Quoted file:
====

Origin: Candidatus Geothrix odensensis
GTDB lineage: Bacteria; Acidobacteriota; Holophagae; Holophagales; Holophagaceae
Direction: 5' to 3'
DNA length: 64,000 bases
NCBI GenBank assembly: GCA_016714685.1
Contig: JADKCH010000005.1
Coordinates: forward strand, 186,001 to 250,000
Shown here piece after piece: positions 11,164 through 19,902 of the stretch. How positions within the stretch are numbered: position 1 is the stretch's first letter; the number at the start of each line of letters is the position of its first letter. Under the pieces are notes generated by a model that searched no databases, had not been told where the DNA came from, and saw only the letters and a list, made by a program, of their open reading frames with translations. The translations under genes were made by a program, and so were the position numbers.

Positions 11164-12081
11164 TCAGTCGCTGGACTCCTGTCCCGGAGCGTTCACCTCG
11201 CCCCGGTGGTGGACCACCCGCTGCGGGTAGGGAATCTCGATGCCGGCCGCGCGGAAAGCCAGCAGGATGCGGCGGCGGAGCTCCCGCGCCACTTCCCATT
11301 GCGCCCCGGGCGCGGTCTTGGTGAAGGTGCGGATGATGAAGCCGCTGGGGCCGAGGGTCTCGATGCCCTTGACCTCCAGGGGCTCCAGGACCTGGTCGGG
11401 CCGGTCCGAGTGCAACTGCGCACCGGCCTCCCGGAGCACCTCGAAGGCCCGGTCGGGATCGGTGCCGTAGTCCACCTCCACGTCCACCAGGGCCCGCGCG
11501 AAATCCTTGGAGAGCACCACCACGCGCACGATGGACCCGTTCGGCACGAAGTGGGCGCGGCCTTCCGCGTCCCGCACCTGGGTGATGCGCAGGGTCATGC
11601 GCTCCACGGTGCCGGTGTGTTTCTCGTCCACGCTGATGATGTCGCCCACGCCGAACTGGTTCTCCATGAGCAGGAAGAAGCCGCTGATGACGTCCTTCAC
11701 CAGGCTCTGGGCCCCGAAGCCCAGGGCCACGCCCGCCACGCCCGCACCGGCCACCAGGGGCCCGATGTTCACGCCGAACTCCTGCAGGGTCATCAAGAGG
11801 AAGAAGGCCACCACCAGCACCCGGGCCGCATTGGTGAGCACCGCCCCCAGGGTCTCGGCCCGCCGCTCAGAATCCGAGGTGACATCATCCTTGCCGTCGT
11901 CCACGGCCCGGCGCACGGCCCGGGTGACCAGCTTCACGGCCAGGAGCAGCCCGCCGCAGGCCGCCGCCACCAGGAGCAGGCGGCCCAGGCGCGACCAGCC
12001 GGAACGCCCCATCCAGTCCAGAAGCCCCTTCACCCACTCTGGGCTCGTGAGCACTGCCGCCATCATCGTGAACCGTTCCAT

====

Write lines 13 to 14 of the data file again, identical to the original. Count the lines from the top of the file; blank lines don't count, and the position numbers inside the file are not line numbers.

11401 CCGGTCCGAGTGCAACTGCGCACCGGCCTCCCGGAGCACCTCGAAGGCCCGGTCGGGATCGGTGCCGTAGTCCACCTCCACGTCCACCAGGGCCCGCGCG
11501 AAATCCTTGGAGAGCACCACCACGCGCACGATGGACCCGTTCGGCACGAAGTGGGCGCGGCCTTCCGCGTCCCGCACCTGGGTGATGCGCAGGGTCATGC